What to look out for and what to do if you notice symptoms

The thought of diabetes or prediabetes can be scary. But as they say, knowledge is power; knowing what the warning signs are for prediabetes and diabetes can help you fight the condition.

Diabetes is a chronic disease that impacts how the blood processes sugar. The specific type of sugar in question is glucose, which provides fuel for the brain as well as the muscles and tissues.

Insulin, a hormone produced in our body, converts glucose into energy. That hormone also communicates with the liver, directing it to store extra sugar for later use if you haven’t eaten in a while. As sugar enters the cells, leading the amount of available glucose in the bloodstream to decrease, insulin decreases too. The decrease in insulin levels serves as a sign for the liver to release the blood sugar you have stored up.

When diabetes is left unchecked, it leads to an excess of glucose, which can cause major health issues. Prediabetes is the lead-up to diabetes, meaning the body is struggling with glucose and insulin levels, but not to the point where damage is irreversible.


Prediabetes occurs when blood sugar levels are higher than normal and can eventually cause diabetes to develop. It affects one in three adults in the United States, which amounts to about 96 million people. The good news is, prediabetes is reversible. Pre-diabetic people can cure themselves of the oncoming disease, however careful monitoring is still important even if a person gets their blood sugar levels back down.

Prediabetes is also sometimes referred to as “Hyperglycemia” which is the medical term for “high blood sugar.” However, a person can be hyperglycemic without being prediabetic; it’s how high that blood sugar rises that will serve as the determining factor. Prediabetes is also occasionally called “borderline diabetes” or an “impaired glucose tolerance.”

Type 1 vs. Type 2 Diabetes

There are two different types of diabetes. Type 1 is a genetic condition that typically appears early in life. It’s technically an autoimmune disorder that keeps one’s body from making insulin because the body starts attacking itself out of confusion. Since patients with type 1 diabetes aren’t able to produce enough insulin to survive, they need lifelong treatment.

Type 2 diabetes, in contrast, develops over time. It used to be called adult-onset diabetes. In the past, it was also sometimes referred to as non-insulin-dependent diabetes, since the body does technically still produce insulin. A family history of type 2 diabetes can raise the risk that one may develop diabetes. Obesity – and particularly an extra store of fat around the waist – significantly raises the risk of diabetes development. It’s more common in people over the age of 40, though it’s becoming much more widespread in teenagers and young adults than ever before. Certain racial groups also tend to be at higher risk, though that may have more to do with socioeconomic issues than ethnicity.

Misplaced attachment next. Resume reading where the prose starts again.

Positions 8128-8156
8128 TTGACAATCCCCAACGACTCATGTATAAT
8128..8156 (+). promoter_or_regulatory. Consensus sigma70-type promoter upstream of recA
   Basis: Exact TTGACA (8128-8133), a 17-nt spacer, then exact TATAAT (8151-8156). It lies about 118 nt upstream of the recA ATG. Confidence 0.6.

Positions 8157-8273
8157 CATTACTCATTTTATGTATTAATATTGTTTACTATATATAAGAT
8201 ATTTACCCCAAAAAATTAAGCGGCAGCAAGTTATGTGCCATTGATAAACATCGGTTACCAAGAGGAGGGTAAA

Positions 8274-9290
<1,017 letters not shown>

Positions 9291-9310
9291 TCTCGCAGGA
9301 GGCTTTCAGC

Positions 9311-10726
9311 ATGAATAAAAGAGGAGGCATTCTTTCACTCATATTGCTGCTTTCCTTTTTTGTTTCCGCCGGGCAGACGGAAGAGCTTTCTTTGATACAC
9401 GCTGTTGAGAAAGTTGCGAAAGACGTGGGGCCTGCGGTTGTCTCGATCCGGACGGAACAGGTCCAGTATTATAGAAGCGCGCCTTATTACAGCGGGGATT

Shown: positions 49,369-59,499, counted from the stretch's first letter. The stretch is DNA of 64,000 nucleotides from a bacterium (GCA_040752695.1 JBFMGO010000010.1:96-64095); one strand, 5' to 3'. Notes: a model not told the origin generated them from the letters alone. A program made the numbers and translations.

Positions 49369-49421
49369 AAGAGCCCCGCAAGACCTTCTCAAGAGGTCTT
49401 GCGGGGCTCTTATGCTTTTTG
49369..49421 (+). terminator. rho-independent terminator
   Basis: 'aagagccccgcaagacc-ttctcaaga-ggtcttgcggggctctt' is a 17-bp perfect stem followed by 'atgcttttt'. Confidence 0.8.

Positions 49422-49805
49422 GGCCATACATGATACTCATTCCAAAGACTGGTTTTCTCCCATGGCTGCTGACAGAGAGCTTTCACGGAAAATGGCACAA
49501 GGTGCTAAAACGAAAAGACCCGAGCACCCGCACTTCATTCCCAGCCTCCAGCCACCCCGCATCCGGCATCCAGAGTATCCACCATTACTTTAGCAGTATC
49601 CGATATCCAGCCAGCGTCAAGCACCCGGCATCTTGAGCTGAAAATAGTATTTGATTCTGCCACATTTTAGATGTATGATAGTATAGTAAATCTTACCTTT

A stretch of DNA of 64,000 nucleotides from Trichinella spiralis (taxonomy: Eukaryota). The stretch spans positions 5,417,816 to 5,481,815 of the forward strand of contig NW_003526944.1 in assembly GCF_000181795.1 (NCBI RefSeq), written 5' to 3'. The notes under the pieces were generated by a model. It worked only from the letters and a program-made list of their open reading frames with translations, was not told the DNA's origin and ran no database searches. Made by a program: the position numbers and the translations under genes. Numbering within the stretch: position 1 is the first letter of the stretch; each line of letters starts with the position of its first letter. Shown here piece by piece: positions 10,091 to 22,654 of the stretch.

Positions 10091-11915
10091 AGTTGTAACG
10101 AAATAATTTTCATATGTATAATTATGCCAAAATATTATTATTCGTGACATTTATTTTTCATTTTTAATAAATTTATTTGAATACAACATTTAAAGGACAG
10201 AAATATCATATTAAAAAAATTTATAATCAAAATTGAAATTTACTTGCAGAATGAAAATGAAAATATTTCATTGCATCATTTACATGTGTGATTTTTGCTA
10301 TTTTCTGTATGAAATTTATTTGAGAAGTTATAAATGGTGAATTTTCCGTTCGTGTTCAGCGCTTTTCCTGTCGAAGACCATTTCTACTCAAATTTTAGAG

Symptoms & Warning Signs

There are some tell-tale signs of diabetes and pre-diabetes that should signal a trip to the doctor is needed. Increased thirst and more frequent urination are both warning signs. Doctors may also look for ketones, which are byproducts of muscle and fat being broken down. When there isn’t enough insulin available, ketones are released into the urine. If a test detects ketones in a patient’s urine, a doctor may order further testing for prediabetes or diabetes in response.

Feeling tired, weak, irritable, or noticing drastic mood swings can also be a cause for concern if a person is worried he or she may be prediabetic. Blurry vision and dry eyes also call for a check-up at the doctor’s office. Diabetics may also notice that sores and other wounds are slow to heal and that infections seem more common. Those infections are most often noticeable in the gums, skin, and vagina.

The warning signs of pre-diabetes are extremely similar to diabetes, as are the risk factors.

Risk FactorsPrediabetesDiabetes
Physical ActivityYesYes
Family HistoryYesYes

Complications of Diabetes and Prediabetes

The main complication associated with prediabetes is the possible result of diabetes, which is a lifelong and incurable condition.

Having too much glucose in the bloodstream can damage the eyes, kidneys, and nerves over time. It often leads to heart disease, the risk of which is worsened by obesity – something which often goes hand-in-hand with diabetes. Diabetes can also lead to stroke.

Further, diabetes can result in peripheral artery disease, narrowing the arteries that push blood to the legs and feet. Without that blood flow, the feet and legs can develop open sores and ulcers that often become infected. Blood flow issues also mean wounds heal more slowly, causing them to fester and worsen. If left unchecked, those injuries can reach the point where the feet or portions of the legs must be amputated.